Being told you have cancer is a life-changing event. Rosie Garland, writer and performer, didn’t need any tissues when she was told, but later used poetry to come to terms with the disease, treatment and slow recovery.
Her account is not at all melodramatic or tearful, but paints vivid pictures, and her poems have a dynamic and rhythmic uplifting beat, especially when things get tough. Most importantly, she shows how any disease – and cancer especially – attacks your humanity and more specifically your femininity.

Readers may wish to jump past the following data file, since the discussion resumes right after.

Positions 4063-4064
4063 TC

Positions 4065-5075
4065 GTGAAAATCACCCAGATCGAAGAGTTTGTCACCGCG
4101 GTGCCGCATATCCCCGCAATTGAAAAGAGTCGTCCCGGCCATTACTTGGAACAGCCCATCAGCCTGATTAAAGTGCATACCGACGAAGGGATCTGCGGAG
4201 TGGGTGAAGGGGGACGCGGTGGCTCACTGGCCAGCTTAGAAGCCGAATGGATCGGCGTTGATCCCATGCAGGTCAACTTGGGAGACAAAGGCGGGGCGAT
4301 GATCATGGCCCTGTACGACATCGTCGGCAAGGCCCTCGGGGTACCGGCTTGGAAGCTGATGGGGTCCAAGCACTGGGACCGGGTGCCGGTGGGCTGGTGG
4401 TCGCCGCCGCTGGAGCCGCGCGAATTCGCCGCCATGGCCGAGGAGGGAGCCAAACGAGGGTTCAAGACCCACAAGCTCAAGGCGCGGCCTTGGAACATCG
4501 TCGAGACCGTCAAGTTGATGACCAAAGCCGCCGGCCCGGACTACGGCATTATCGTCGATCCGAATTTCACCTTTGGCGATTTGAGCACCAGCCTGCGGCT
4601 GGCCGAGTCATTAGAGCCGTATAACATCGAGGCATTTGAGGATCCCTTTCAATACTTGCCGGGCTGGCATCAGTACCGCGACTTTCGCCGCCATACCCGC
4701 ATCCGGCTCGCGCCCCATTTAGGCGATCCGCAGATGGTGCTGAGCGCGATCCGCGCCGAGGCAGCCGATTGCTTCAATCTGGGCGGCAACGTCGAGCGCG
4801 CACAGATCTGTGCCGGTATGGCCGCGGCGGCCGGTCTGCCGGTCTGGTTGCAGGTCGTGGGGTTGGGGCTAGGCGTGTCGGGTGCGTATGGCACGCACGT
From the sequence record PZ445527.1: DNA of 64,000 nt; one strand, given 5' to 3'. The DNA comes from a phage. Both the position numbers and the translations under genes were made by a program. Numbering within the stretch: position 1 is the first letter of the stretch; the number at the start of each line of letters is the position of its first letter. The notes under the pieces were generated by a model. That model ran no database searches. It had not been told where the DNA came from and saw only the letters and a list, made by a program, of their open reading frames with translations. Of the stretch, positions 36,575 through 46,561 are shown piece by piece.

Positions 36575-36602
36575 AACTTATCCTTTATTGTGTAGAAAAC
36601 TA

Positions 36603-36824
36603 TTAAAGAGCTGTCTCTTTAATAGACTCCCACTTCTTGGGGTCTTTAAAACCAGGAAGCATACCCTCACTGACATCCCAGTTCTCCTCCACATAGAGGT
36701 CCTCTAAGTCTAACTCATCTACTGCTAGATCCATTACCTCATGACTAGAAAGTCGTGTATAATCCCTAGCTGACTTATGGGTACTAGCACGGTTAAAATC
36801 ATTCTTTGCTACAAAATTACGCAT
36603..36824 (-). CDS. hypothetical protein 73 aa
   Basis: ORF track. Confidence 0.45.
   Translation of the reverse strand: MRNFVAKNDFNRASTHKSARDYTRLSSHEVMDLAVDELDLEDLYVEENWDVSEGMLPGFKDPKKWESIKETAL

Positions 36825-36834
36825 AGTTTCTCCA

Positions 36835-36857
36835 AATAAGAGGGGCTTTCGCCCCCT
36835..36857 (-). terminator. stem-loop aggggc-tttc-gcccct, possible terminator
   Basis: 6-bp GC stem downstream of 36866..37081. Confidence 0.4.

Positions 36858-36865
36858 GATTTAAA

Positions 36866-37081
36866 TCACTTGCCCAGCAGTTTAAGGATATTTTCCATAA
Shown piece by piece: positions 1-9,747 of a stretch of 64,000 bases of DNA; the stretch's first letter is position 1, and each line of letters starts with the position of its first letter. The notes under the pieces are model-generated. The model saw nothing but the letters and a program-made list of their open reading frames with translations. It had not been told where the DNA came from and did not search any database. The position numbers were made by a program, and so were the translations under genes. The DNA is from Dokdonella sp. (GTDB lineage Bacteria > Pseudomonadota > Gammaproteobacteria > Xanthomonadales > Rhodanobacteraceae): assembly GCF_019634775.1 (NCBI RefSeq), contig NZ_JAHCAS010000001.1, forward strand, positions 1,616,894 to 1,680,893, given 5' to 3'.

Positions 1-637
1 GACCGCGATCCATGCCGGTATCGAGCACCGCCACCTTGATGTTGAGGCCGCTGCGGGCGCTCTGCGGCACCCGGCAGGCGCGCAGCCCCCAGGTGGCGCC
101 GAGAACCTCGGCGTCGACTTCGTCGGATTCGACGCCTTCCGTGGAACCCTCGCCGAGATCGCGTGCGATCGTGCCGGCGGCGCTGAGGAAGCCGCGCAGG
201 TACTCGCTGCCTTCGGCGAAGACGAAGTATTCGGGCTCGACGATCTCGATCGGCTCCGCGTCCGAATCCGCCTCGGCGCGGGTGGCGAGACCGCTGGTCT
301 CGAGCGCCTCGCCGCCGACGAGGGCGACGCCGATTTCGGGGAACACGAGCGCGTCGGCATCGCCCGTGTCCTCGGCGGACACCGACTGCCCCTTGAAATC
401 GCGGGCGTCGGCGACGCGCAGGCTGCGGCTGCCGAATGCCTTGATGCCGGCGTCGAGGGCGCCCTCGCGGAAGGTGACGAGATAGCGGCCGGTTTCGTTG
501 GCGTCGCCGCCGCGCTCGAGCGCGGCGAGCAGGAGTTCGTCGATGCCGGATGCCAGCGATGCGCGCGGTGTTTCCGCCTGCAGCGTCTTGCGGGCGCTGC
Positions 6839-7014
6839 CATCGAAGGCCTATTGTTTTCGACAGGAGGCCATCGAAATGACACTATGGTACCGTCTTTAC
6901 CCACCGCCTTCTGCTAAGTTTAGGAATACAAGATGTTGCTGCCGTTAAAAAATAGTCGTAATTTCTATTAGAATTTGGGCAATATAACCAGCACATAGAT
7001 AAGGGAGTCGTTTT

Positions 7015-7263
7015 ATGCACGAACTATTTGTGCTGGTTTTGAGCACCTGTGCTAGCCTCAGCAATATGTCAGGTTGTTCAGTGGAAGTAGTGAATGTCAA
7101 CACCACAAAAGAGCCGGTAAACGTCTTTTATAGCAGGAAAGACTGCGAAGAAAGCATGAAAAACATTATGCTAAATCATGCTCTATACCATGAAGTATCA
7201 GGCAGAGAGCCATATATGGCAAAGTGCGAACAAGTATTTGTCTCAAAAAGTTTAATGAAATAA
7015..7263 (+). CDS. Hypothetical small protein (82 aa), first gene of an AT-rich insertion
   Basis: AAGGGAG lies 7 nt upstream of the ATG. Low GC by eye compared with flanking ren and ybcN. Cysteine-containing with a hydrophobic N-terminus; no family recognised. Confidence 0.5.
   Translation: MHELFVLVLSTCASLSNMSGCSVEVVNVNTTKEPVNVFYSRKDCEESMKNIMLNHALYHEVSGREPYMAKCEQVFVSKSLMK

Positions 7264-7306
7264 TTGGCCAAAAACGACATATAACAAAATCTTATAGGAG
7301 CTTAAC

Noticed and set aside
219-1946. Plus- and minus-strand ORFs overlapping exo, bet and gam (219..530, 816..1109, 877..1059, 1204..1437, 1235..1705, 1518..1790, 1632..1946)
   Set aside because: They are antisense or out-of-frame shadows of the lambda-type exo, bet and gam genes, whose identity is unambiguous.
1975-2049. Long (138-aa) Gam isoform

Rosie Garland, based in Manchester, is a poet, writer and performance artist. She published four solo poetry collections and her award-winning short stories, poems and essays have been widely anthologised. In March 2012 she won the inaugural Mslexia Novel Competition with her first novel, The Palace of Curiosities and within weeks landed a six-figure book deal with HarperCollins.
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